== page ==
Part 1: The Theory
If Google directed you to this site when you were trying to find out how to change the oil in a 4WD Ranger such as the 500, I may be able to help a bit. When I picked up a 2003 Ranger 500 at the dealer’s for a friend, I asked the technician: “What is the trick in changing oil in the dry sump engine?”
He explained that the drain plug for the crankcase is very hard to get at, so most technicians drain the sump, then remove the spark plug and pump the oil out of the crankcase by rolling the engine over in short bursts, never more than ten seconds, allowing time for the starter to cool down, until no more oil comes out of the sump drain. Then after changing the filter he pours two litres of oil into the sump and starts the engine for a brief run. If the dip stick reads all right, that’s it. If it still reads high, grab the crankcase vent hose, a wide, soft hose connecting the crankcase and the sump. If you squeeze that hose and turn the motor over, apparently the oil pump will prime itself and you’ll be underway.
Part 2: The Practise
This morning I finally got to change the oil in my friend’s 2003 Ranger 500.
First of all, it’s much easier to service a 500 than a TM.
The dry sump oil reservoir sits below the battery, a triangular tank with a 9/16″ plug holding the oil in. Any sort of pan placed below it will catch the oil. Remove the drain plug. Note that the plug wasn’t very tight. It came out of a vinyl tank. The oil drains out slowly.
Back out the oil filter located between the tank and the spark plug, only lower on the engine. I used a self-adjusting oil filter wrench on a 3/8″ ratchet with a 12″ extension. Off it came with a little drip before I could turn the old filter up and dispose of it.
Now things get a little weird. Remove the spark plug. It takes a 5/8″ socket. About 2 cups of oil remain in the engine, and you need to use the engine’s oil pump to get it out. Run the starter for bursts of five to ten seconds until there’s no more oil dripping out the drain. Take your time at this, allowing the starter time to cool off between pumping sessions. Remember that synthetic oil bonds very well to metal and this isn’t hurting the engine.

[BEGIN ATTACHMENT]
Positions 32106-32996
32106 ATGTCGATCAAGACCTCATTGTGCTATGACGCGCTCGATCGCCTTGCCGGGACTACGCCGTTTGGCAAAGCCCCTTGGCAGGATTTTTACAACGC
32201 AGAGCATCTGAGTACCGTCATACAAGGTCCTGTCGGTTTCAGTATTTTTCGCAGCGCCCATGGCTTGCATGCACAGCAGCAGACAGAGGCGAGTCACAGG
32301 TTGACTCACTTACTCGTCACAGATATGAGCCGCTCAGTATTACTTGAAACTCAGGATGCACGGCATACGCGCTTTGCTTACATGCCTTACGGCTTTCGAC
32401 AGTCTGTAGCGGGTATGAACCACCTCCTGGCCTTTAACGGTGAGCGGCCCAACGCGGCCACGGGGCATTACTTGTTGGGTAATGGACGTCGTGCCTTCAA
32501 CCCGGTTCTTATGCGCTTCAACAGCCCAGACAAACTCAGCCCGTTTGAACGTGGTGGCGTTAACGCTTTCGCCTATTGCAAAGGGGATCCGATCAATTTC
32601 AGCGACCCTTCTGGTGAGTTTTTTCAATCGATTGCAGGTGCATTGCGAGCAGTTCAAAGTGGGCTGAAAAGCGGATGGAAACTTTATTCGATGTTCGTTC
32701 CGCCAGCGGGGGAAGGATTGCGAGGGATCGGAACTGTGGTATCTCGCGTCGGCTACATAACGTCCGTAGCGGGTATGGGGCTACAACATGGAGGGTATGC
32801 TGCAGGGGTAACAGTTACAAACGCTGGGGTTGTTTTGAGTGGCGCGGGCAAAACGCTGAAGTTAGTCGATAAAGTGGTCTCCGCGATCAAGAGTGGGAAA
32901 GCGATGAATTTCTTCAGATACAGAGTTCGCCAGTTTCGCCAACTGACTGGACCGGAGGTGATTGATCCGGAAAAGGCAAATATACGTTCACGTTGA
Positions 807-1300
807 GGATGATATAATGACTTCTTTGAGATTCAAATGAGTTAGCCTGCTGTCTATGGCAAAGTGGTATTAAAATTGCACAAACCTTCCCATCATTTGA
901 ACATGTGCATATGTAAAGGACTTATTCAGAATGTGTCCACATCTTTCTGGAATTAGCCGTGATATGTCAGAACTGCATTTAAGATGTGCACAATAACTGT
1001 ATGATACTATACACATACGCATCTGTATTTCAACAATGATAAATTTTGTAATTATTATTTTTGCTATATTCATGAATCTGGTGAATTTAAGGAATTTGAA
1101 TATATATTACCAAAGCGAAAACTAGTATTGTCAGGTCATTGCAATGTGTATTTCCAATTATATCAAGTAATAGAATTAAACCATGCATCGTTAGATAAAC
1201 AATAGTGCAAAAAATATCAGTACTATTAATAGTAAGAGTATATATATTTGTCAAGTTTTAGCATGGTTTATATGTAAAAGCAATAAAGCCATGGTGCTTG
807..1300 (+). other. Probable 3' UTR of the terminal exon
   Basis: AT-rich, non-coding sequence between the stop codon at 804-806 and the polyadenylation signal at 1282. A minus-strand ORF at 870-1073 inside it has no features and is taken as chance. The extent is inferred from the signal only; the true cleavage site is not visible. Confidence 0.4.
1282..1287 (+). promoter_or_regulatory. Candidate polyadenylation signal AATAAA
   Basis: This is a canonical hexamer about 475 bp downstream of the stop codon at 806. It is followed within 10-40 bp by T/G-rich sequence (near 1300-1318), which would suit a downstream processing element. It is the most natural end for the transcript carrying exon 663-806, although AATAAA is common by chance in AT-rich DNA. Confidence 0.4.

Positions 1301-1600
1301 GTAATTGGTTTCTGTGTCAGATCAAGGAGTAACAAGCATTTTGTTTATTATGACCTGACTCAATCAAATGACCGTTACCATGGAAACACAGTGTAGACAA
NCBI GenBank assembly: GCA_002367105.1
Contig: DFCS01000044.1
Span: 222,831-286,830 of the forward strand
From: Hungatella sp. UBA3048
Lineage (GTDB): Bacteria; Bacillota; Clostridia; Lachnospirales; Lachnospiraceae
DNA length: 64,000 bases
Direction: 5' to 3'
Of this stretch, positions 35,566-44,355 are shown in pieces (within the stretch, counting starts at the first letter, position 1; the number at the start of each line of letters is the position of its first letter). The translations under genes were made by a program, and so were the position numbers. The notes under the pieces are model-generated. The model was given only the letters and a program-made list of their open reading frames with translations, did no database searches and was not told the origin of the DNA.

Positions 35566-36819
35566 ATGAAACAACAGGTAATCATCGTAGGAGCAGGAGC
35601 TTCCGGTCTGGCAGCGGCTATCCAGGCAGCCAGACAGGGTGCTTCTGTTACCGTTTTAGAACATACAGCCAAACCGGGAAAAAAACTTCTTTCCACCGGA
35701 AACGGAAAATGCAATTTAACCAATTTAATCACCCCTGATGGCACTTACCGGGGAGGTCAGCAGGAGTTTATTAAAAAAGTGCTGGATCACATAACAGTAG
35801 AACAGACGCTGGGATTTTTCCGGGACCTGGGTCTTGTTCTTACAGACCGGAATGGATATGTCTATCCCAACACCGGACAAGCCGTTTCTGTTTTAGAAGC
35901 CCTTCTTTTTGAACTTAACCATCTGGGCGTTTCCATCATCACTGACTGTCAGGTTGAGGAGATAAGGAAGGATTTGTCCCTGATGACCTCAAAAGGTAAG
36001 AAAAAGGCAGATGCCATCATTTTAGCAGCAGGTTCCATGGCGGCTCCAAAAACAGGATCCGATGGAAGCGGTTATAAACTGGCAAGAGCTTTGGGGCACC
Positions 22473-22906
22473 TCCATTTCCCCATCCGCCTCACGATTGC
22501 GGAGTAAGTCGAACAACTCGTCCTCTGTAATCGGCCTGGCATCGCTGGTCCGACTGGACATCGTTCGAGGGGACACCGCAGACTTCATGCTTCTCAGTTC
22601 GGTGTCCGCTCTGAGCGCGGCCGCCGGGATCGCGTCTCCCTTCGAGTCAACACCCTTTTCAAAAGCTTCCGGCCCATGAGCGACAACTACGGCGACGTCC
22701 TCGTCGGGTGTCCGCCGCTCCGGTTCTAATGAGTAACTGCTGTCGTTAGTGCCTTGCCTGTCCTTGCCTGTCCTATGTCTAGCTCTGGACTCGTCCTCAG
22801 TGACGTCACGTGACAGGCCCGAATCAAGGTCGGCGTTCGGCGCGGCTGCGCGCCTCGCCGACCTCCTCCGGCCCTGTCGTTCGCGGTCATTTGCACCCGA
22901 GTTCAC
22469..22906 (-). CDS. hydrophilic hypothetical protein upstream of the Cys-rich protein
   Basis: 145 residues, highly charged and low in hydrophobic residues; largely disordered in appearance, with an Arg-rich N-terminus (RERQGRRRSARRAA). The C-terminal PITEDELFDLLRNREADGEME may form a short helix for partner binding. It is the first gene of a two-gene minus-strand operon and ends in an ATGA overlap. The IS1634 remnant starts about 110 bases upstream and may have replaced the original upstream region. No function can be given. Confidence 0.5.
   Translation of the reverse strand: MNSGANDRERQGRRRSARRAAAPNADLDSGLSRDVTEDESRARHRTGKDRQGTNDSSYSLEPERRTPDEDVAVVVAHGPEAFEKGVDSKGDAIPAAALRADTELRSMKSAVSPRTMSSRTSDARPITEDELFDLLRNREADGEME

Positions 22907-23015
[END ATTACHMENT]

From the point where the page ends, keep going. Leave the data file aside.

Next comes the new filter. Note that the filter is small, like the TM’s, but the threaded hole is about 1/10″ larger in diameter than the TM filter’s. The new one twisted neatly on and I tightened it by hand only.
Gently put the drain plug back. Make sure it’s tight enough, but not too tight. Check for drips after the test run.
Give the engine a new spark plug. The techs do, every time.
I poured 5W40 Shell Rotella synthetic oil into the reservoir with a plastic 1 litre pitcher liberated from my wife’s kitchen. The engine takes exactly 2 litres, and this is important: if an air lock forms and the oil isn’t drawn up into the engine when it starts, the first warning is that the dip stick will read overfull when you check.
While the engine ran at idle for a few seconds I massaged the pliable hose which feeds oil from the sump to the engine. When I checked the stick, it was at the proper level. A one mile run and a check for leaks, and the thing was done.
It’s much easier to change the oil on a 500 than on a TM because there is plenty of room to work on it.